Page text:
Book Review: Women Made Visible: Feminist Art and Media in Post-1968 Mexico City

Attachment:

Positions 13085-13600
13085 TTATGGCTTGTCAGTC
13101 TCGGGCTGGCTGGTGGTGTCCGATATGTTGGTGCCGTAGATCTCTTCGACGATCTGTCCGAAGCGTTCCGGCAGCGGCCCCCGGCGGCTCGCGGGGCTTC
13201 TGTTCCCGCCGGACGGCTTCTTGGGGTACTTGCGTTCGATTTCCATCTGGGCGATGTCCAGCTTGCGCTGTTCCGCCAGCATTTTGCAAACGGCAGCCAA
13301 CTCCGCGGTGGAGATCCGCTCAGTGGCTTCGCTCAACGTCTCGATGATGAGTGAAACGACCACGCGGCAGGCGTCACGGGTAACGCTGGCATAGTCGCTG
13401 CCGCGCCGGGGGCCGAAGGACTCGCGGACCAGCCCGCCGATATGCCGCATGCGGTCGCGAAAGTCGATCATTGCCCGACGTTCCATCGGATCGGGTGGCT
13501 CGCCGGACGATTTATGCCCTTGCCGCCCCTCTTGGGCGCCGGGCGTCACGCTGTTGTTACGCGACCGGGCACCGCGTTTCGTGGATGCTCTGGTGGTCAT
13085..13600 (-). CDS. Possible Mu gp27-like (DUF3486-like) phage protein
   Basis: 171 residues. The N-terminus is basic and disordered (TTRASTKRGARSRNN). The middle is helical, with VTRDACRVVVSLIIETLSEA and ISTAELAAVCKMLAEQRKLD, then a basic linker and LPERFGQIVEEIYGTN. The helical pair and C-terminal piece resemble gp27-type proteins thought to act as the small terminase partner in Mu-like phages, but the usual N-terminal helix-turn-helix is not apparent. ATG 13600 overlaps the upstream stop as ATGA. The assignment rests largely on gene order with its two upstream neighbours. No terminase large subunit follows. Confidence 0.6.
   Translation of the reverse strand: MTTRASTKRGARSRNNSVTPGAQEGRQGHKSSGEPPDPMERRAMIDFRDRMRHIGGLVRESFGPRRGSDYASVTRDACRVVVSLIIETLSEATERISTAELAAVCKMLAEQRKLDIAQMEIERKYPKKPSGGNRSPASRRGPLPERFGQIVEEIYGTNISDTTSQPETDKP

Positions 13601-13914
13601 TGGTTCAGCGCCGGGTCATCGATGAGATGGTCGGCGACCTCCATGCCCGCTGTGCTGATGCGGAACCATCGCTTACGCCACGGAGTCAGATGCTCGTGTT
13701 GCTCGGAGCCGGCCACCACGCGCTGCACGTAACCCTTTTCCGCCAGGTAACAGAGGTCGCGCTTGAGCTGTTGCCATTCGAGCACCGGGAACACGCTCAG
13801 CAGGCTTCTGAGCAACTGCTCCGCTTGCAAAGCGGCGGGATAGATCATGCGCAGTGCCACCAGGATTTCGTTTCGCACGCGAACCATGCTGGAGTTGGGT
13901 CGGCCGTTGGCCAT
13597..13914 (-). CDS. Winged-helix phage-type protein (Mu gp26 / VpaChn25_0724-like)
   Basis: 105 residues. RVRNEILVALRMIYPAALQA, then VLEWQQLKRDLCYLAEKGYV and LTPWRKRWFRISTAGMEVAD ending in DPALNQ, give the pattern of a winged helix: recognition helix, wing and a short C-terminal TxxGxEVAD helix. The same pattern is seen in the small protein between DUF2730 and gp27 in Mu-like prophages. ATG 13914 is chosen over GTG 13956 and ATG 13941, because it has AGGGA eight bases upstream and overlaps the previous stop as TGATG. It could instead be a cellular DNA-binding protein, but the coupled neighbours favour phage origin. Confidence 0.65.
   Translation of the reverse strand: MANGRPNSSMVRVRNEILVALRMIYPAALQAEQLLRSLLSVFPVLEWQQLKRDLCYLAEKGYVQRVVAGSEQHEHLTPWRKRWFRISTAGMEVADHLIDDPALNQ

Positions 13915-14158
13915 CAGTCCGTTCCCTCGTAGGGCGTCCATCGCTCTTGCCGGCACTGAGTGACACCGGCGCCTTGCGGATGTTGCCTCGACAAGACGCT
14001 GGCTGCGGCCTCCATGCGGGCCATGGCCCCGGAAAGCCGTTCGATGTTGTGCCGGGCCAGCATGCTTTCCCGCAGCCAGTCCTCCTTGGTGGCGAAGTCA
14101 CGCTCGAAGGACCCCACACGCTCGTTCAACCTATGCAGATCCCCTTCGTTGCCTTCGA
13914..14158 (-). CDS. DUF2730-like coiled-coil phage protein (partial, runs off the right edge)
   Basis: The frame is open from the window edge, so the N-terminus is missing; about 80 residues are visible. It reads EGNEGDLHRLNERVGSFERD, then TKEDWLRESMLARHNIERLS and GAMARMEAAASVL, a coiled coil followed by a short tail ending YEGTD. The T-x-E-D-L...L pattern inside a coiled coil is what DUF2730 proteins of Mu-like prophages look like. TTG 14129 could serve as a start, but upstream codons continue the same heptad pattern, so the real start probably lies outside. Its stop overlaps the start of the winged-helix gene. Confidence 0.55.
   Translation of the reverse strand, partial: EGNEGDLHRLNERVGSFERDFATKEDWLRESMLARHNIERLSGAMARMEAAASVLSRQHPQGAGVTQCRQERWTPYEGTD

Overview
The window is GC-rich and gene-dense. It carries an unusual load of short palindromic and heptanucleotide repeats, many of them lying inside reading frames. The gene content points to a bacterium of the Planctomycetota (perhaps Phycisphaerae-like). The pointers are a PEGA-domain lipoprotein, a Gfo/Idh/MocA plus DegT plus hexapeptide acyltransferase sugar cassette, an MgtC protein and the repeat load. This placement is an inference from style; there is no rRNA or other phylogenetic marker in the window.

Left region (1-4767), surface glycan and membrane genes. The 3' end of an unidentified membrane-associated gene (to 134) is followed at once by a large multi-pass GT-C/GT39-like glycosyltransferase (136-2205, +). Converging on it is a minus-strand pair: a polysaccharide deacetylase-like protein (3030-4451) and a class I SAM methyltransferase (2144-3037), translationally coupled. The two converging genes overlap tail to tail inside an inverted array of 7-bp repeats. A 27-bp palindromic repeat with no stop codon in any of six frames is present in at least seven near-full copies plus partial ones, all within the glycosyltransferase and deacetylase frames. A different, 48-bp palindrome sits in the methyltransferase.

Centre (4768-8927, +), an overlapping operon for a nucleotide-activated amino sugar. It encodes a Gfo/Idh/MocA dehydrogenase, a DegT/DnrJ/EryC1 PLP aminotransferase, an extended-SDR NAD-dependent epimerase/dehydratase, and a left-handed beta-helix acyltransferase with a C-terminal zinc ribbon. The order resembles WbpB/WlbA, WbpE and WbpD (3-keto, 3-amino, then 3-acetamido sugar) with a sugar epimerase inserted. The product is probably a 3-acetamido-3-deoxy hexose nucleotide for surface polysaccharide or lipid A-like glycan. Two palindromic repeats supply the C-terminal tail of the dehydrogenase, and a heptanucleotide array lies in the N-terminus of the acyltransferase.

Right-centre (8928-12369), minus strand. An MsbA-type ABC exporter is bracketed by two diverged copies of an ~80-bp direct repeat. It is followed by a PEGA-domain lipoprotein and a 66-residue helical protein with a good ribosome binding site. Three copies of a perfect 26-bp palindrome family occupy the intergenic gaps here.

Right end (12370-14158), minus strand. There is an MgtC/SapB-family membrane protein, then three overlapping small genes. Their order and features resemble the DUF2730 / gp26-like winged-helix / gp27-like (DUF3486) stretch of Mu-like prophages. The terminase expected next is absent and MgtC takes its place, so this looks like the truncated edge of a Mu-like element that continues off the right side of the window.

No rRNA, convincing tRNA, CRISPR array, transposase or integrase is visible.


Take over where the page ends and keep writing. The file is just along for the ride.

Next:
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Gabriela Aceves Sepúlveda’s Women Made Visible: Feminist Art and Media in Post-1968 Mexico City is an important addition to the growing body of scholarship focusing on women artists/activists during a tumultuous period in Mexico’s history. Indeed, recent curatorial and art historical efforts have brought new levels of attention to feminist artists working in Mexico throughout the 1970s and 1980s. Most notably, the exhibition Radical Women: Latin American Art, 1960–1985 (2017), curated by Cecilia Fajardo-Hill and Andrea Giunta, showcased the innovative and experimental artistic projects developed by women and feminist artists in Mexico, positioning these efforts within a larger Latin American context. Aceves Sepúlveda contributes to these emerging examinations by employing an interdisciplinary framework to study four women—Ana Victoria Jiménez, Rosa Martha Fernández, Pola Weiss and Mónica Mayer—examining their work in relation to the artistic and activist context of late twentieth-century Mexico. Echoing the multifaceted approaches favoured by her subjects, Aceves Sepúlveda does not solely conceptualise them as ‘artists’ or ‘activists’. Instead, the scholar analyses these individuals as visual letradas, ‘self-identified women who, by the second half of the twentieth century, became more openly concerned with performing and recording audiovisual information about how their bodies were visually constructed and politicized’ (p. 6). Women Made Visible thus considers a wide variety of image-making practices, including Mayer’s participatory artistic projects, Jiménez’s photographs, Fernández’s genre-disrupting films and Weiss’s work with video technologies. Building on feminist and media studies scholarship that considers the gendered dynamics of cultural production and spectatorship, Aceves Sepúlveda underscores how each one of the visual letradas created a rich corpus of images that explored shifting definitions of the city, the gendered body and the nation in Mexico. To interpret the significance of individual media projects developed by each one of the visual letradas, the scholar draws on personal interviews, as well as artist archives and government documents. In short, this book illustrates the significant ways in which Mexican women actively participated in an ongoing history of feminist art and activism, even if these efforts have been sidelined by existing histories solely focused on artists working in the Euro-American region. Scholars interested in the development of feminist activisms in Mexico will find the historical analysis in this text particularly useful, as the book challenges mischaracterisations of 1970s feminisms as solely concerned with gender, or led by white, middle-class, university-educated women. Aceves Sepúlveda underscores how the diverse goals of her visual letradas coalesced with other Mexican political movements, including union efforts across the country. As an example, the scholar details Jiménez’s participation in the Communist Youth League, which led to her arrest in 1965. Additionally, the scholar’s in-depth analysis of the first United Nations Women’s Year Conference in Mexico City (1975) reveals the complexities of how transnational feminisms operated in the Cold War era. Indeed, Aceves Sepúlveda elucidates how tensions and disagreements emerged not only between First and Third World activists but also between Latin American participants. Moreover, she explains the ways in which tactical coalitions emerged in Mexico between different feminist organisations, prompting collaborations to focus on sexual violence and reproductive rights. Aceves Sepúlveda’s complex analysis of the different social positions occupied by the visual letradas in these feminist networks underscores the importance of constructing histories of feminist activisms through a multifaceted lens that emphasises the intersections of race, class, nation and political affiliation. One of the book’s most exciting features is the way it considers the records of the extensive surveillance carried out by the Mexican state against leftist political groups, including feminist activists. As explained by the scholar, these espionage reports—first made available in 2002, after the presidential election of Vicente Fox—include numerous photographs, meeting notes and biographical profiles of individual activists. In some cases, these state archives detail specific events also documented by the visual letradas, such as a public protest at the Miss Mexico 1978 pageant photographed by Jiménez. By reading these disparate archives in relation to each other, Aceves Sepúlveda elucidates the different regimes of knowledge embodied by these records, highlighting the gendered dimensions of images and historical narratives. Aceves Sepúlveda ends her book by discussing Lorena Wolffer’s public artistic projects that focus on sexual violence and street harassment, suggesting how new generations of visual letradas intervene in current regimes of visuality in Mexico. These discussions are all the more pressing given the large-scale feminist protests that took place in Mexico throughout the summer of 2019, a form of collective mobilisation that denounced the prevalence of violence against women in the country. Aceves Sepúlveda’s study is thus mandatory reading for anyone seeking to understand the ways in which multiple generations of women in Mexico have challenged understandings of race, class, gender, power and violence through art and media.


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